Isn’t my landlord obligated to proved a sanitary living environment?

Get Legal Help Today

 Secured with SHA-256 Encryption

Isn’t my landlord obligated to proved a sanitary living environment?

A neighbor reported backed up pluming in their apartment and when the plumbers fixed the clog it resulted in my bathroom toilet overflowing. It wasn’t at any fault of mine. The rental company says it’s not their obligation to clean up my bathroom. Are they not obligated to proved a sanitary living environment?

Asked on February 13, 2012 under Real Estate Law, Alabama

Answers:

SJZ, Member, New York Bar / FreeAdvice Contributing Attorney

Answered 9 years ago | Contributor

The answer is both yes and no.

Yes, in the sense that the implied warranty of habitability--which the law adds to all leases, even if it's not written in so many words--requires that the rental premises be fit for their intended purpose, which in this case is residence. Major or significant sanitary conditions violate the warranty; therefore, the landlord is required to clean up major problems.

However, "no" in that sense that more minor or transitory problems, like a one time back up or overflow of a toilet, would not violate the warranty and therefore not require landlord action.

That said, if it was a plumber hired by the landlord or managing company (or, indeed, one of their own staff), then they should have had to clean the mess that they themselves created; when someone damages another's property or creates some other problem or expense for that person, they can be liable for the cost to remediate it.

If the plumber was hired by the neighbor, then it may be the neighbor (or the plumber him/herself) who could be liable.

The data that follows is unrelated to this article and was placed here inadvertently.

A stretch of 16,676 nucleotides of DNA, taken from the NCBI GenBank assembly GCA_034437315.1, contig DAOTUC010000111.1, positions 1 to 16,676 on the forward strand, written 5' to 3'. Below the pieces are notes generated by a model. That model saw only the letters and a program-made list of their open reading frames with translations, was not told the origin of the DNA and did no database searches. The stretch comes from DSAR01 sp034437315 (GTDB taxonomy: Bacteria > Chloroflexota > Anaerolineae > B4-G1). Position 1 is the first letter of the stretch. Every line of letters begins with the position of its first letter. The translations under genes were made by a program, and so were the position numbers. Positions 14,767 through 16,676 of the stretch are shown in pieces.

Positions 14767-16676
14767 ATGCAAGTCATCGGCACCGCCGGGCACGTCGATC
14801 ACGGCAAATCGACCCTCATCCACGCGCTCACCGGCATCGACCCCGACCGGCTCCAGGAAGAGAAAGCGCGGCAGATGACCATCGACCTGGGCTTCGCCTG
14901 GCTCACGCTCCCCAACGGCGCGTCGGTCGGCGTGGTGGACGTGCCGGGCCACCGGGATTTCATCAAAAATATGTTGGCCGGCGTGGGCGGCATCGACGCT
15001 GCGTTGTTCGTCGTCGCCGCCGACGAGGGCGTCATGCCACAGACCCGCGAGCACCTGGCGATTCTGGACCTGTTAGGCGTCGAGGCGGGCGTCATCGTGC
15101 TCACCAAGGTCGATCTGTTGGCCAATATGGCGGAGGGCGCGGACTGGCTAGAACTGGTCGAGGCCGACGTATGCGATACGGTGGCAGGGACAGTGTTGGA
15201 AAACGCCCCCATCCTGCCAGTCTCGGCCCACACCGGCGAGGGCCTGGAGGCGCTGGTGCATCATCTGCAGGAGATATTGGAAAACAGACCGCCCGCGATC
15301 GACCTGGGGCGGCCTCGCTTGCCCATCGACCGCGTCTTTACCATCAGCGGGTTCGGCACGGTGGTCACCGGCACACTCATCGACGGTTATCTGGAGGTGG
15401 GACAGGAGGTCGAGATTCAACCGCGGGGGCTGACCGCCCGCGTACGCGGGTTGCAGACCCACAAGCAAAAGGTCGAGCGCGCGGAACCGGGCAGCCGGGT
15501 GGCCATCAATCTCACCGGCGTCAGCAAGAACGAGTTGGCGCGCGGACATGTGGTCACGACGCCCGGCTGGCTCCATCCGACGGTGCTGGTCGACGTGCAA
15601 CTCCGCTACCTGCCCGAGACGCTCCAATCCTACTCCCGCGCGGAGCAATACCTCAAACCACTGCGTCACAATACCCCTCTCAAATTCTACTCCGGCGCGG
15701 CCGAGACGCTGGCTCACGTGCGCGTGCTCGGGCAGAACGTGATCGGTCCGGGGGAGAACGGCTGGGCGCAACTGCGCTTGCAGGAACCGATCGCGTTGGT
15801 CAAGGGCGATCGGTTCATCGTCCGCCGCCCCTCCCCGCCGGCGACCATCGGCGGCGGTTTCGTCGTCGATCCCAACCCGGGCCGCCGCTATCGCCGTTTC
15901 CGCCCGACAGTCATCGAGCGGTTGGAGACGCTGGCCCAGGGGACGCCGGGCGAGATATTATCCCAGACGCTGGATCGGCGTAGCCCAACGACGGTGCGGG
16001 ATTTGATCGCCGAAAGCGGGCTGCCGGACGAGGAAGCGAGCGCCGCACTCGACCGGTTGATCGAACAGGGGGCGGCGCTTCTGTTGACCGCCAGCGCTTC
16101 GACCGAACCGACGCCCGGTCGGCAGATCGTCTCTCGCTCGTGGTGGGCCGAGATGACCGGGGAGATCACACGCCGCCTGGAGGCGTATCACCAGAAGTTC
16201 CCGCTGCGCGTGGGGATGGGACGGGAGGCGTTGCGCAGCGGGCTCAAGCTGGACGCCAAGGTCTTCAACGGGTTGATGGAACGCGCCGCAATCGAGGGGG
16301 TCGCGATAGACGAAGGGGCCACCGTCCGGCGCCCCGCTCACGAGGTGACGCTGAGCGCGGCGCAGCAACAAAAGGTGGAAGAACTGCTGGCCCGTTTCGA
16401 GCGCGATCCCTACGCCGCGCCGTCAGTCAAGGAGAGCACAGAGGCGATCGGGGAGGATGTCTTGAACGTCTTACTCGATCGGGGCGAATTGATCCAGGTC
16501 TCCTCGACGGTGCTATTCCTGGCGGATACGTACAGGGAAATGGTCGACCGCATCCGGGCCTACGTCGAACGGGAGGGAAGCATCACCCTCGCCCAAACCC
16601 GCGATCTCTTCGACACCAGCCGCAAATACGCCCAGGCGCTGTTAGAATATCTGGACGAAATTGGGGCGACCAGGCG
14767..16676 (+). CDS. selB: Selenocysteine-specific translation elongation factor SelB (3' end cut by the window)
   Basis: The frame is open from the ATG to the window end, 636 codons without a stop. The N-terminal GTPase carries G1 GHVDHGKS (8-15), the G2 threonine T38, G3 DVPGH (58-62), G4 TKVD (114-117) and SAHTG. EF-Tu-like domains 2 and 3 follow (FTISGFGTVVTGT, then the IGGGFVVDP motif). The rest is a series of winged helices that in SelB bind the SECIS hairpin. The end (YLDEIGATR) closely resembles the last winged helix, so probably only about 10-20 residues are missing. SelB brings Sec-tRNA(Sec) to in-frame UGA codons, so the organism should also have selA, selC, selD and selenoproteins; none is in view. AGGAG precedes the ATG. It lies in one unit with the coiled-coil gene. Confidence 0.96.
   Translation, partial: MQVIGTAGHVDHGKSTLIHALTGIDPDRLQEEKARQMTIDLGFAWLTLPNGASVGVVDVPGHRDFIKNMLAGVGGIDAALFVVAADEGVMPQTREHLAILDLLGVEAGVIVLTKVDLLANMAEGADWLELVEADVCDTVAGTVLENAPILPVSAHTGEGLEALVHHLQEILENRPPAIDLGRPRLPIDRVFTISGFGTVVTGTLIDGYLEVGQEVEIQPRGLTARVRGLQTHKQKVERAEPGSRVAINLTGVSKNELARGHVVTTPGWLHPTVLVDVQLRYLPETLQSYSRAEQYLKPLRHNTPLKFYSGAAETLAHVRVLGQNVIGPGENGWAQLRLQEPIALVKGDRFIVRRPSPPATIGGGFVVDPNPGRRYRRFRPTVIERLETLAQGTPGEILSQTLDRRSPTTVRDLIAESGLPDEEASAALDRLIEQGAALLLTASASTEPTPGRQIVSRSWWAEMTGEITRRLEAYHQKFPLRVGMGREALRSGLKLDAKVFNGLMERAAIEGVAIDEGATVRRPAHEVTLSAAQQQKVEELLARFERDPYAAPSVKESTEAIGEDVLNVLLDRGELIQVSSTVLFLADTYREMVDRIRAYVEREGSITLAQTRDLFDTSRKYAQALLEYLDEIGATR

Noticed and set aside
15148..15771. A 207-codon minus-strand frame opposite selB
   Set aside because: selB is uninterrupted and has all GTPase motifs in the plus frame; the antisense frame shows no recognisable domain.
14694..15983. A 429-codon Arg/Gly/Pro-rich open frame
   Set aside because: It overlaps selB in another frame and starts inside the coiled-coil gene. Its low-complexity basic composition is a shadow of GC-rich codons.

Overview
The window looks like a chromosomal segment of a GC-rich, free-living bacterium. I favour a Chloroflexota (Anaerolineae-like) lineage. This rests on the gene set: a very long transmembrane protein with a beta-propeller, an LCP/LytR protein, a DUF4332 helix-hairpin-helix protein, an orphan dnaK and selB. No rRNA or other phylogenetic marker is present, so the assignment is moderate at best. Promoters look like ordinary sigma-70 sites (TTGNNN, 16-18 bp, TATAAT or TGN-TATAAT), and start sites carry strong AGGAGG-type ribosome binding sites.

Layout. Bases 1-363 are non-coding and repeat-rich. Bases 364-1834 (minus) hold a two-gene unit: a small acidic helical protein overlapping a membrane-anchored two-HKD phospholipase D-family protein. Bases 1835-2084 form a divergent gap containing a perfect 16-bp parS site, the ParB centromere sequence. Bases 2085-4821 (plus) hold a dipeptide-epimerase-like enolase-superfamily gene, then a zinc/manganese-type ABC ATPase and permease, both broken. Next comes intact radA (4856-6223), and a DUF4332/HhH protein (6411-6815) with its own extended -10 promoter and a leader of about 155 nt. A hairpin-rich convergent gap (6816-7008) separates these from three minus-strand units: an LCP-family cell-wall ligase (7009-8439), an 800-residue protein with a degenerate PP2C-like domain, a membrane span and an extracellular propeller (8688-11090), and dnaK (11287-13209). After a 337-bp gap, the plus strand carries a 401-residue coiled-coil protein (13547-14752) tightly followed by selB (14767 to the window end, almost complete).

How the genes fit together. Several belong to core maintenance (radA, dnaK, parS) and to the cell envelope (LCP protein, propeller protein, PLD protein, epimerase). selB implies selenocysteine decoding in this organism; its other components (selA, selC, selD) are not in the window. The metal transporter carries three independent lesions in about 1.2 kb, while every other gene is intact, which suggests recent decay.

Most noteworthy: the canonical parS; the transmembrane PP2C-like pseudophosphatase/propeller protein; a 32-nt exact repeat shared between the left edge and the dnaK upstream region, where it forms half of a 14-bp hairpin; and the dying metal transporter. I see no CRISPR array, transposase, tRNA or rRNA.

Of course, no matter who may theoretically be liable, if they will not pay willingly, you'd have to sue to recover compensation, which is not likely to be economically worthwhile.

 


IMPORTANT NOTICE: The Answer(s) provided above are for general information only. The attorney providing the answer was not serving as the attorney for the person submitting the question or in any attorney-client relationship with such person. Laws may vary from state to state, and sometimes change. Tiny variations in the facts, or a fact not set forth in a question, often can change a legal outcome or an attorney's conclusion. Although AttorneyPages.com has verified the attorney was admitted to practice law in at least one jurisdiction, he or she may not be authorized to practice law in the jurisdiction referred to in the question, nor is he or she necessarily experienced in the area of the law involved. Unlike the information in the Answer(s) above, upon which you should NOT rely, for personal advice you can rely upon we suggest you retain an attorney to represent you.

Get Legal Help Today

Find the right lawyer for your legal issue.

 Secured with SHA-256 Encryption